Gray: A lot. All of the thematic material comes from my experience of the world. I don’t always write from such a personal and direct perspective, but I did with these songs. They are not all about me, but they are all basically an explanation of an aspect of the way I see the world. Believe it or not, I’m not morose. But these were not good years for me in a lot of ways and towards the end of the recording of this record, the world definitely seemed to be heading in an ugly direction. I named the record during the campaign but wasn’t set on it. When Trump won, I thought, “Yeah, I’ll keep it.” It’s a silly name for a record, and that’s the only thing that makes it okay for me.

Tangents: How long did it take to record the album?

Gray: It took about three years, but a lot of that was just trying to learn the software. I’ve gotten better at it, but it took me a while to get some of that stuff down.

Tangents: Have you begun working on your next record?

Gray: I did start it, but I took a break to write some music for a band to actually perform. Maybe we’ll record it after we’ve rehearsed and performed it! That would be novel. It’s all instrumental, seven piece band and I’m really excited about getting it together.  I’ll get back to making another record after this project gets going.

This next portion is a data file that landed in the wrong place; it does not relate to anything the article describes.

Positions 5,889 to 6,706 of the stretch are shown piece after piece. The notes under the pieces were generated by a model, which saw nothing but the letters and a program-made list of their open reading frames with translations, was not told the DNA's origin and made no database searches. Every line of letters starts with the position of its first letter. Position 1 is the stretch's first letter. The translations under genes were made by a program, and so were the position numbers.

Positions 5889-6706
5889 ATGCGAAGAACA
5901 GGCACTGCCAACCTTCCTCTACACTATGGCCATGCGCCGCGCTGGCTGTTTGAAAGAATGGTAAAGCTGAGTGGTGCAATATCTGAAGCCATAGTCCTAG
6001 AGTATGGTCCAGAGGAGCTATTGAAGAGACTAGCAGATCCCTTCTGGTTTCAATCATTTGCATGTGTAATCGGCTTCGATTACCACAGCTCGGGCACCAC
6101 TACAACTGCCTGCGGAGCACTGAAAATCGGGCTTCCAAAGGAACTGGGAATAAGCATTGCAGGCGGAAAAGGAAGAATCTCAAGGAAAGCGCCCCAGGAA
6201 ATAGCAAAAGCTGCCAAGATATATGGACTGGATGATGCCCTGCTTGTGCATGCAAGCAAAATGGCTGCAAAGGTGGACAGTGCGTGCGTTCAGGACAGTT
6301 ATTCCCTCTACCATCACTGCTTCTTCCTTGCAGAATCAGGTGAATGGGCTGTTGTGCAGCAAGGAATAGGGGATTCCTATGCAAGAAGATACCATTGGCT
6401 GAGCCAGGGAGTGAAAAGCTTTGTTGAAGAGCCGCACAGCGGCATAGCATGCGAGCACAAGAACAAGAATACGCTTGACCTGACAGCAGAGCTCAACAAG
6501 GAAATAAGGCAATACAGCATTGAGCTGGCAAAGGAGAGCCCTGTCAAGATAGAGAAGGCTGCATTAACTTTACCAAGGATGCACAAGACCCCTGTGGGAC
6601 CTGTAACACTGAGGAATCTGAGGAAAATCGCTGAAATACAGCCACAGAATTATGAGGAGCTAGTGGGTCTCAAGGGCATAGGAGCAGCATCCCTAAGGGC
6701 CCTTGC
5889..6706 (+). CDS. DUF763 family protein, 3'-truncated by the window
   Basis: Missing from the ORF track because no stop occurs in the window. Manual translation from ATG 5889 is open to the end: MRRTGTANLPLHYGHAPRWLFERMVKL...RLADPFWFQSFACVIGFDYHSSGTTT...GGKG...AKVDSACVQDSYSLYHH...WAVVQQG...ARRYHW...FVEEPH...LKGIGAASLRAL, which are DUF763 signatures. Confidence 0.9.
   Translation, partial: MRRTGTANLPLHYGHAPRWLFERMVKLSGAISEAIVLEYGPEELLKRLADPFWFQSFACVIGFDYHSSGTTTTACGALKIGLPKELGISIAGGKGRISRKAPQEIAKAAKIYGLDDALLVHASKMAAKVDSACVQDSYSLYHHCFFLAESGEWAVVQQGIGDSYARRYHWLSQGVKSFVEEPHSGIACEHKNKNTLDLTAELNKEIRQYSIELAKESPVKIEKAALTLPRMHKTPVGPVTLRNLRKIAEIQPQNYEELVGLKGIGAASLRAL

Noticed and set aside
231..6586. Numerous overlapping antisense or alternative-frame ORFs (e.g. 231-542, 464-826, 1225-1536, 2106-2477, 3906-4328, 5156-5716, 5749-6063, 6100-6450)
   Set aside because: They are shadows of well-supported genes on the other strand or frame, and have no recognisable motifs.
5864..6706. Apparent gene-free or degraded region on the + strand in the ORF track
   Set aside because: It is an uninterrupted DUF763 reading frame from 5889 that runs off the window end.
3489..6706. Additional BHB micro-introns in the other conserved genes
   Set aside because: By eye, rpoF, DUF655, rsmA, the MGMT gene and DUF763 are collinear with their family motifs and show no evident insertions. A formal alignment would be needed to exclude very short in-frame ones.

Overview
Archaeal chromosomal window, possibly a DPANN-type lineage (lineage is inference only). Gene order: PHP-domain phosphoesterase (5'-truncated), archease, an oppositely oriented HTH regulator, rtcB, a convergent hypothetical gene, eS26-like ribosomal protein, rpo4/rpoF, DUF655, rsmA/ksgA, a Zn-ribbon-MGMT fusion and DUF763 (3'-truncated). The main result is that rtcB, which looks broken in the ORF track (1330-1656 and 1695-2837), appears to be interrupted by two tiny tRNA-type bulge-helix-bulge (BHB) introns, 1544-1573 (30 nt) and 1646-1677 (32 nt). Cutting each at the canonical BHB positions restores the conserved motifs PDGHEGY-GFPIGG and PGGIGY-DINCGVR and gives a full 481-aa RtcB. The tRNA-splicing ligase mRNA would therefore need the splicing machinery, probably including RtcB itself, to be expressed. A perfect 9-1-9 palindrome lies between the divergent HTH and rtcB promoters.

Tangents: Who else are you playing with at the moment, and do they have plans for new music?

Gray: I don’t play with any bands right now regularly, but, fortunately, I do get to play with a whole lot of great musicians in Charlotte in different situations and I am definitely hoping to play some original music with all of them at some point or another.

Tangents: How much influence did the musicians that you have played with, or play with currently, have on this record?

Gray: In a general sense, I’d say a lot because we are partially shaped as musicians by the others we play with. I’m a huge fan of both Todd Busch and Benji Hughes. It would not surprise me if Todd had some influence on me since I have been listening to his music since I was maybe 17. I always loved just about anything I ever heard. I’m sure I’m still being influenced by the musicians around me all the time.